Happy New Year and Thank Yous

Wishing everyone out there a very happy new year! I’d like to take this moment to say thank you to some folks who have been instrumental in my writing this past year. So big thanks to:

  • Robin Laws, who green lit the first Reb Palache story many years ago for The New Hero
  • Josh Schlossberg, for publishing “On Seas of Blood and Salt” in The Jewish Book of Horror
  • Alex Hofelich and the rest of the wonderful folks at PseudoPod for publishing me – I am honored to be among their roster of authors
  • David Niall Wilson and the fine folks at Crossroad Press, for picking up Ghost of a Marriage and getting set to bring it to the world in February. (Hint – now would be a great time to pre-order!)
  • Jeff Strand, Mikko Rautalahti, Jesse Scoble, Rachel Zane and Laura Hickman for reading the manuscript and providing invaluable help on it, some of which I was smart enough to take.
  • Bridgett Nelson for reading and editing some of my short fiction and still speaking to me afterwards
  • John McIlveen, for reasons that will have to remain mysterious for now
  • James A. Moore, Mur Lafferty, Maurice Broaddus, Rhianna Pratchett, Anna Megill, Annie Reid and so many more for being shining examples of the craft
  • Toiya K. Finley, Richard Rouse III and Alexander Bevier for collaborating in putting on an online gathering of game writers that was good for the soul
  • Susan O’Connor and Tom Abernathy, my co-conspirators in curating the Game Narrative Summit at GDC
  • Walter Rotenberry and company at East Coast Game Conference for allowing me to once again curate their narrative content
  • Pauline Martyn, James Charles Leary, Tom Knights, and Justin Achilli for secret things
  • All the writers who agreed to let me interrogate them in Five For Writing
  • And all of you for reading this

So a giant thank you to everyone for all that you did in 2021. Here’s to 2022 and happier days!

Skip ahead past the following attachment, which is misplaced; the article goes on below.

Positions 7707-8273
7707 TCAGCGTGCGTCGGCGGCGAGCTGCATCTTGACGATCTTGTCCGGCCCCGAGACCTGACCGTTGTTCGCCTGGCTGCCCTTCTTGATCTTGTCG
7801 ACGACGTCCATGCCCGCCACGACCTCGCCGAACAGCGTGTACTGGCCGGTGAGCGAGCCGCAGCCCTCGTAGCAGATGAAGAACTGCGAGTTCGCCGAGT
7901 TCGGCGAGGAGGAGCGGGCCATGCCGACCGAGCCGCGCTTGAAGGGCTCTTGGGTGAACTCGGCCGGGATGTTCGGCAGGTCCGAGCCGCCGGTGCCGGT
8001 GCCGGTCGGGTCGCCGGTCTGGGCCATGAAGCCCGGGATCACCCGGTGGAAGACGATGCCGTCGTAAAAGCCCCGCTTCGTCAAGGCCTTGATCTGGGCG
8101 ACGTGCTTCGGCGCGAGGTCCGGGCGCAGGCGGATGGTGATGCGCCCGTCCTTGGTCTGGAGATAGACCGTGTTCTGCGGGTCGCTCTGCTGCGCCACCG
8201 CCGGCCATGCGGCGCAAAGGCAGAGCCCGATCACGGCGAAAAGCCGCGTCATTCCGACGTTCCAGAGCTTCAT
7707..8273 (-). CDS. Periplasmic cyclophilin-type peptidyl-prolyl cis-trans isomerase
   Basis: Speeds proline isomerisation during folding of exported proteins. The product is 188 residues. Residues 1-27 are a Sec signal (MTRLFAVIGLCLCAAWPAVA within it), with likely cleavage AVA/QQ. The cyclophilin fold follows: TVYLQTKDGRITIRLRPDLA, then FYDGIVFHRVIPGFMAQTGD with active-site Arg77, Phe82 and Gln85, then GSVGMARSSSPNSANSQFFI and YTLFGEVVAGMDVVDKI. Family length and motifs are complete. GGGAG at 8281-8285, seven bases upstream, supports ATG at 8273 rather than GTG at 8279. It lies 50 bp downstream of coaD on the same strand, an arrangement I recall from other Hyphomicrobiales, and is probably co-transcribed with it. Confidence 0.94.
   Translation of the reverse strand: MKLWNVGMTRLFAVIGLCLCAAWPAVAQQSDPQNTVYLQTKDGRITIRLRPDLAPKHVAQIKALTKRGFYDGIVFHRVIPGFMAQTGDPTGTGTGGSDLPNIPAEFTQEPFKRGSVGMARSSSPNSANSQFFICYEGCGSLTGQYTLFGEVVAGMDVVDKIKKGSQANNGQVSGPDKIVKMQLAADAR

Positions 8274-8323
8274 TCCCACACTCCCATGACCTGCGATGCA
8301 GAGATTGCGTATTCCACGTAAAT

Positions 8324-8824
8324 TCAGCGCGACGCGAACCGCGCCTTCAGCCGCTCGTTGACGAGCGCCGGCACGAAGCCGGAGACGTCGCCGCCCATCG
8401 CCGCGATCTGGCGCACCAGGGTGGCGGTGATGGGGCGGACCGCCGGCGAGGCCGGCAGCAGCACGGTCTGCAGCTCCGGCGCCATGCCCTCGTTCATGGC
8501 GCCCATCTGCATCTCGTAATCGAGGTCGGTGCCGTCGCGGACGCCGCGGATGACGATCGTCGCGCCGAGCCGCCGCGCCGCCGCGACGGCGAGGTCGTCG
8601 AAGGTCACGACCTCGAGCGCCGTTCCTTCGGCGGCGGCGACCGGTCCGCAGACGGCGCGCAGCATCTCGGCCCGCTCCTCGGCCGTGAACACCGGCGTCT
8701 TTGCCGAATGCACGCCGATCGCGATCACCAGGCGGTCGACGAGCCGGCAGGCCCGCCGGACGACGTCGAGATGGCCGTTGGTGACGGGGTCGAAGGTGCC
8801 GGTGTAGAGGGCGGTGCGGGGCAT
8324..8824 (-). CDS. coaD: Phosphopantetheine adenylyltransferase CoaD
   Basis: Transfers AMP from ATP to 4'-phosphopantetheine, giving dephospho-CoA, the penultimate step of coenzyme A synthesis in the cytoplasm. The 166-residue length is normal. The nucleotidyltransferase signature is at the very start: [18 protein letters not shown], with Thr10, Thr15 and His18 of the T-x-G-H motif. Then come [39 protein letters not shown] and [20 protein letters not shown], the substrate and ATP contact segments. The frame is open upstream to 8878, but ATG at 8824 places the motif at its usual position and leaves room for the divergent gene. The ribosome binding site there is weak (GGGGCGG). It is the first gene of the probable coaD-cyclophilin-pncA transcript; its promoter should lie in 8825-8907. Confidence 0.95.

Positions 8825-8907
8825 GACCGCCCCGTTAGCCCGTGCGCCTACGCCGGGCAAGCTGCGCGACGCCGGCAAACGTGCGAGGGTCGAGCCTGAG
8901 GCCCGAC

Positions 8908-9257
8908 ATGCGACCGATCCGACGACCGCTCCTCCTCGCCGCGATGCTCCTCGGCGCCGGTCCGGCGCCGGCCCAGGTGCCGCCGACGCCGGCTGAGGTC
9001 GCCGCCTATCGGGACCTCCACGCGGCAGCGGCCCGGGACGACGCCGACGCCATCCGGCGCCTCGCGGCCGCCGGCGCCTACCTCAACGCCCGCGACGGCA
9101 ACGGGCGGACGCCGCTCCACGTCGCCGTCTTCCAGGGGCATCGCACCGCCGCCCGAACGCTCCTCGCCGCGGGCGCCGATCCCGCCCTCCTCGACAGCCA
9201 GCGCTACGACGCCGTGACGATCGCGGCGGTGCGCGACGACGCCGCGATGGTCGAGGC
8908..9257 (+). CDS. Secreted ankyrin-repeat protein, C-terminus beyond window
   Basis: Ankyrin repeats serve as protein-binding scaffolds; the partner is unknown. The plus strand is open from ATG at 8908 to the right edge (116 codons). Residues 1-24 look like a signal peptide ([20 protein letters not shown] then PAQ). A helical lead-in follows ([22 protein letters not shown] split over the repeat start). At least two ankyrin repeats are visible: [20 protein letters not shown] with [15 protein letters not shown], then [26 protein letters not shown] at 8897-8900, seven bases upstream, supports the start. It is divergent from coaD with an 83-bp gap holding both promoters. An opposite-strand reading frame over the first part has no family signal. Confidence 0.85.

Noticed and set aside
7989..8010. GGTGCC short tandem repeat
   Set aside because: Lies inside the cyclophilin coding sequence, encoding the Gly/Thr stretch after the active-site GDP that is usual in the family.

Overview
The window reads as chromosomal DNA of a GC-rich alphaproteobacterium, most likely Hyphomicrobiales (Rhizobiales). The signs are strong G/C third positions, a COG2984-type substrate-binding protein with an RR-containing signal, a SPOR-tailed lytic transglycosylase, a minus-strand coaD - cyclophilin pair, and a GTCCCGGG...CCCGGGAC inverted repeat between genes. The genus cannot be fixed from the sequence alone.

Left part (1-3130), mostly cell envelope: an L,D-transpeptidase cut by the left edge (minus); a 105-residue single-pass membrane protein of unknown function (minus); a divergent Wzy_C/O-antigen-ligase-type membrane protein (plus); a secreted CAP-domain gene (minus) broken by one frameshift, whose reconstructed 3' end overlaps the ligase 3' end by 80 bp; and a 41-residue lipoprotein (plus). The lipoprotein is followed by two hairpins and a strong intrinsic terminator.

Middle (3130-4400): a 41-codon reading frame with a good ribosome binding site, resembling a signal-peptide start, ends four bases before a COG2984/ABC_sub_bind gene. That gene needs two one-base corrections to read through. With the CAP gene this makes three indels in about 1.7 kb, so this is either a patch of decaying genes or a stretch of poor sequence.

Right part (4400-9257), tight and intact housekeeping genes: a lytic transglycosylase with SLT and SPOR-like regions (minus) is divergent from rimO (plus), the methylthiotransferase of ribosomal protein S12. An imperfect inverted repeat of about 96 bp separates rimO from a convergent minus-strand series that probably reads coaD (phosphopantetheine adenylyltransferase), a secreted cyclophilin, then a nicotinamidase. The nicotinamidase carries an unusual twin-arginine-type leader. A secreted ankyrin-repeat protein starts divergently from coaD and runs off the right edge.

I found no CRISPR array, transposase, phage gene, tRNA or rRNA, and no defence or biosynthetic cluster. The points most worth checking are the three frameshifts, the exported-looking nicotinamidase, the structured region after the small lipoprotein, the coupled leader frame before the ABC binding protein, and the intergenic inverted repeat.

Happy Halloween!

Wishing all of you a deliciously spooky Halloween (or Samhain), and hoping you get to frighten small children (but not too much), frighten large children (ok, a bit more), and hand out giant gobs of candy!

Also, happy book birthday to The Jewish Book of Horror, which releases today! It contains my story “On Seas of Blood and Salt”, along with 21 other great stories. PW called it “a superior anthology”, and who are we to argue with them?


Five For Writing – Josh Schlossberg

Joining me today is writer and editor Josh Schlossberg. A member and co-founder of the Denver Horror Collective, Josh is also the editor of The Jewish Book of Horror, which is out in time for Hanukkah this year. He was kind enough to take a moment to answer some questions, so without further ado, I give you Five For Writing with Josh Schlossberg:

1-What inspired you to create The Jewish Book of Horror?

Don’t worry, I’m not going to tell you that I heard a booming voice coming from some flaming piece of shrubbery or a cloud on top of a mountain. I was actually talking with my mom on the phone about how I wanted to push the envelope on horror fiction (without getting canceled), and so I said to her in jest, “I should just do a Jewish book of horror.” And then the menorah in my mind lit right up.

2-Putting the book together, did anything surprise you?

I was most surprised by the many flavors of Jewish horror we received in terms of author submissions. Many of the staples for sure, such as golems, dybbuks, and demons. But thanks to their creativity, THE JEWISH BOOK OF HORROR has redrawn the boundaries of this barely known subgenre.  

3-How does your Judaism intersect with your writing?